Joint Statement: Rights group appalled by Sweden’s release of convicted war criminal Hamid Nouri

12:00 - 25 June 2024

Iran’s blatant strategy of hostage diplomacy continues to yield benefits, encouraging more kidnappings and unjust imprisonments.

While we are relieved to see Johan Floderus and Saeed Azizi reunited with their families, where they rightfully belong, we, the undersigned, are deeply disheartened by the profound dismay of the victims of Hamed Nouri, who was unexpectedly, released from prison on 15 June 2024, just months after the Swedish Supreme Court upheld his conviction. 

Nouri, a former assistant prosecutor, was convicted in 2022 for his involvement in the 1988 mass execution of political prisoners in Iran. He was serving a life sentence for war crimes and murder  in Sweden until he was released in exchange for two of three Swedish nationals kidnapped by Iran in the last decade, including Johan Floderus and Saeed Azizi who were abducted in April 2022 and November 2023, respectively, and held under dubious charges. Ahmadreza Djalali, a Swedish-Iranian expert in disaster medicine, who has been described by a U.N. panel as being arbitrarily detained by Tehran since his arrest in 2016 and has been sentenced to death by Iranian authorities, was not released.

Nouri’s release, despite his heinous crimes, has engendered disbelief among the families of those who perished in the 1988 massacre. It delivers a devastating blow to all those seeking closure. 

His release has also sparked outrage from rights monitors who argue that this decision effectively reinforces Iran’s belief that holding foreign nationals as bargaining chips is a viable and effective tactic to gain political, diplomatic or economic concessions, and that such a move effectively endangers the lives of foreign nationals everywhere.  By acquiescing to Iran’s demands, governments embolden authoritarian regimes to continue their hostile tactics, knowing their demands will likely be met. This has created  a perilous cycle, where hostage-taking becomes a preferred method for regimes to exert pressure and achieve their aims.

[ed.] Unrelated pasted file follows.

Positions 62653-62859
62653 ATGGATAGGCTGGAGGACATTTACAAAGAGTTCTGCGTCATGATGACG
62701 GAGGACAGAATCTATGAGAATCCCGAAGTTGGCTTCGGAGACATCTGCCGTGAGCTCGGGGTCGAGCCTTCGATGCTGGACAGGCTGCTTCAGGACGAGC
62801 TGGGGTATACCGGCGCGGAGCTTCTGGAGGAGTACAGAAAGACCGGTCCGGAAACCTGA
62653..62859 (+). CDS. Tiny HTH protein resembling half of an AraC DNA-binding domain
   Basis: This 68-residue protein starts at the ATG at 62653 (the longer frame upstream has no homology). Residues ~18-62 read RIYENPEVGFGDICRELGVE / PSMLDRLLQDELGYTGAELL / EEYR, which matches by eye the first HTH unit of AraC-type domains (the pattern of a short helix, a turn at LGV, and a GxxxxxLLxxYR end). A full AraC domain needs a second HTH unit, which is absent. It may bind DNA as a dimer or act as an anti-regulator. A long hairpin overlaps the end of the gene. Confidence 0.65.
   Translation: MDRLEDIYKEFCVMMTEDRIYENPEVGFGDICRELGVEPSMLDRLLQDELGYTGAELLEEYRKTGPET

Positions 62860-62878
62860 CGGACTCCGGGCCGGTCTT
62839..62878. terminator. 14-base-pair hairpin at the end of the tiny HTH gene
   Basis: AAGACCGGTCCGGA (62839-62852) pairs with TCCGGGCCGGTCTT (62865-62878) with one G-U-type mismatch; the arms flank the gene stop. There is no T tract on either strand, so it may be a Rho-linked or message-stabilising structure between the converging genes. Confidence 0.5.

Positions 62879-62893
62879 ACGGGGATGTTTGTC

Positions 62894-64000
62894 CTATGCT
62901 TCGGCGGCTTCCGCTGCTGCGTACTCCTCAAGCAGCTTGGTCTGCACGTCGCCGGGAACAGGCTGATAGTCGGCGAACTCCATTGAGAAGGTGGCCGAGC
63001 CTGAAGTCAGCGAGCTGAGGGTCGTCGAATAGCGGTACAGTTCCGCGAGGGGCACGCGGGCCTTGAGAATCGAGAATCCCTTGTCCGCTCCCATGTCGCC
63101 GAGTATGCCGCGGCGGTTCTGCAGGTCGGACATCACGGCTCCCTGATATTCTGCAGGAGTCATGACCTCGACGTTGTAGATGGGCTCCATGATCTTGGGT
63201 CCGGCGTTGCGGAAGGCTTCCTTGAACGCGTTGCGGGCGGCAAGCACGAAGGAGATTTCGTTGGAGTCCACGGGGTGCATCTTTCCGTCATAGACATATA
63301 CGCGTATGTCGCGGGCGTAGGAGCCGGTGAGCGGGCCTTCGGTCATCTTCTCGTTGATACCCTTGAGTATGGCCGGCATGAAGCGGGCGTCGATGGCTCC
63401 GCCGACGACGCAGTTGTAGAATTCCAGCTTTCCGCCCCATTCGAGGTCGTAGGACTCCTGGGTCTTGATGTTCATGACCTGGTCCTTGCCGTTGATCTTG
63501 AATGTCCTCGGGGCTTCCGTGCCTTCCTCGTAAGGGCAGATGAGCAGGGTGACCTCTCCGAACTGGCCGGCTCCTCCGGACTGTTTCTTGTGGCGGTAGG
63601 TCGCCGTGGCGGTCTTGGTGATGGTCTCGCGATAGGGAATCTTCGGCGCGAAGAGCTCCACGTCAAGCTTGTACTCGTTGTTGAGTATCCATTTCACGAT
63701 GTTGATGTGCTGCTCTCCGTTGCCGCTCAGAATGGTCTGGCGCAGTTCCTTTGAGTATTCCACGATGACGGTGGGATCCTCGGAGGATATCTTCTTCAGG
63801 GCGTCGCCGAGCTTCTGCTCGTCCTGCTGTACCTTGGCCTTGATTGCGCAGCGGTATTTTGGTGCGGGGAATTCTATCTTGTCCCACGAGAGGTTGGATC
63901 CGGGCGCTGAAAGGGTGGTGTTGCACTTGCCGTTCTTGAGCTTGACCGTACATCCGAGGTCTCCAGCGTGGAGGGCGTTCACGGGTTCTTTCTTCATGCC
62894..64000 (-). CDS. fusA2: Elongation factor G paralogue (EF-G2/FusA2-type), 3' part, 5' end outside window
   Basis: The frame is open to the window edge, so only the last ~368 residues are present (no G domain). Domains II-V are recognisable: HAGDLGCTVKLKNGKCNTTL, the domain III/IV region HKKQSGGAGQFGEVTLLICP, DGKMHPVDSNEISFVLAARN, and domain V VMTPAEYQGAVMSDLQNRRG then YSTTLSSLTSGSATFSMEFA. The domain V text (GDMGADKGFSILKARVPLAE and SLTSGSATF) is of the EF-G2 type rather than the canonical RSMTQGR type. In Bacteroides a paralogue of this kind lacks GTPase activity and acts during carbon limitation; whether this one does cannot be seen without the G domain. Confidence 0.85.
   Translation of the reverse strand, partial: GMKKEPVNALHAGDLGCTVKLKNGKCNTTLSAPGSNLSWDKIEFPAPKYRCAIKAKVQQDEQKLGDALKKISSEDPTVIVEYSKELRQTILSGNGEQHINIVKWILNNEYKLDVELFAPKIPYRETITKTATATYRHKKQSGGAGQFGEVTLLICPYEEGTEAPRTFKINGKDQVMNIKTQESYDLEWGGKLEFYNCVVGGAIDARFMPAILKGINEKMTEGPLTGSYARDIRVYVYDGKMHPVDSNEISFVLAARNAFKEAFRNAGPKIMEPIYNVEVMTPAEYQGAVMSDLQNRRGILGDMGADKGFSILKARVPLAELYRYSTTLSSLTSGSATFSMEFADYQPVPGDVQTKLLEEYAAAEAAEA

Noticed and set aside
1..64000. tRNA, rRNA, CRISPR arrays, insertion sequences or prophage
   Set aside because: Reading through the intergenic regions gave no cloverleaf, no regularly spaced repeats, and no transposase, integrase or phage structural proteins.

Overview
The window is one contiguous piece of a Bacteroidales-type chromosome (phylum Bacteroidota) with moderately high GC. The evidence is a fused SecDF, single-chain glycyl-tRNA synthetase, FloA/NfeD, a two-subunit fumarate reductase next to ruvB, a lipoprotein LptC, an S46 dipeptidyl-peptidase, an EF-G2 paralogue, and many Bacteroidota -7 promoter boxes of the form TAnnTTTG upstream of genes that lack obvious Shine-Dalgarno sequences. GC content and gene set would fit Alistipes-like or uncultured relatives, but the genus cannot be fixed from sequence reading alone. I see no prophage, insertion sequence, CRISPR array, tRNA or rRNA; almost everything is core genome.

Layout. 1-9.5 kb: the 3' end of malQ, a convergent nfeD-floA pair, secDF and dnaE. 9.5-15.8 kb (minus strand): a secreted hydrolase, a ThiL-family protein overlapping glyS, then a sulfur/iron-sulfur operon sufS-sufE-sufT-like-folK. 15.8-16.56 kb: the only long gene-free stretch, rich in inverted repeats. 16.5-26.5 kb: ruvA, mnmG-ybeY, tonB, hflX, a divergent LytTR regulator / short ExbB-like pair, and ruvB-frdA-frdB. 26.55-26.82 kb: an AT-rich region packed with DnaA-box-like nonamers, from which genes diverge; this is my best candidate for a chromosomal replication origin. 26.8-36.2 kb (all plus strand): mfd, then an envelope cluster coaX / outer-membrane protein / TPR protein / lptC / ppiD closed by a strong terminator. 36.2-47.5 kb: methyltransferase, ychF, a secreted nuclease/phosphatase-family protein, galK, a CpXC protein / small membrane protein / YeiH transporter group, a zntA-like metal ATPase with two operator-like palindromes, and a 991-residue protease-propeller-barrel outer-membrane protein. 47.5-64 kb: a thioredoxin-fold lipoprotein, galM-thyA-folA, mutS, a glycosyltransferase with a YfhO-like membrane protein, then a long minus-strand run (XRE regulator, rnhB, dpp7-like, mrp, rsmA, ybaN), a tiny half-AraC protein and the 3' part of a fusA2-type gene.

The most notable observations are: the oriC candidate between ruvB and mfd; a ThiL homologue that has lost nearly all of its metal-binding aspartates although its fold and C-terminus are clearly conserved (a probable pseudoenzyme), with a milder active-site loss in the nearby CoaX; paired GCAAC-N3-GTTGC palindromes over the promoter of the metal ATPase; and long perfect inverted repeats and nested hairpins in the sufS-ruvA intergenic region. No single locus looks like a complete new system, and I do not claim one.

This move undermines the credibility of international agreements and contributes to normalizing negotiations with perpetrators of severe human rights abuses by demonstrating that commitments can be easily and unilaterally disregarded. Government hostage-taking is unequivocally illegal under international law. Such acts violate fundamental human rights principles enshrined in various international treaties and conventions. 

Nouri’s release diminishes the perceived strength of diplomatic processes to protect human rights, signaling that such efforts may not lead to meaningful outcomes.  Moreover, it weakens global initiatives to combat human rights abuses and uphold the rule of law, fostering an environment where violations are less likely to be effectively challenged or addressed. The Independent International Fact-Finding Mission has noted that, given the absence of “effective remedies within the country, legal avenues outside the country at the domestic and international levels constitute the only available options for accountability.” If even these pathways can be undermined by Iran’s hostage-taking tactics, what remains for justice for Iranians? 

Consequently, the decision to release Nouri is a profound setback for international justice and accountability in Iran. Hamid Nouri’s conviction by Swedish courts represented a historical and critical instance of justice for thousands of  Iranians that suffered during the dark period over which Nouri and others presided. The trial, conviction, and sentencing served as a testament to the victims’ and their families’ right to truth and justice. It marked the first concrete demonstration of the potential impact of universal jurisdiction for justice in Iran, showcasing how nations can challenge Iran’s attempts at impunity, regardless of where the crimes were committed. This landmark case set a precedent for future international efforts to hold perpetrators accountable and reaffirmed the principle that justice can transcend borders. It underscored the importance of a united global front in the fight against impunity and reinforced the belief that even the most powerful offenders could be brought to justice.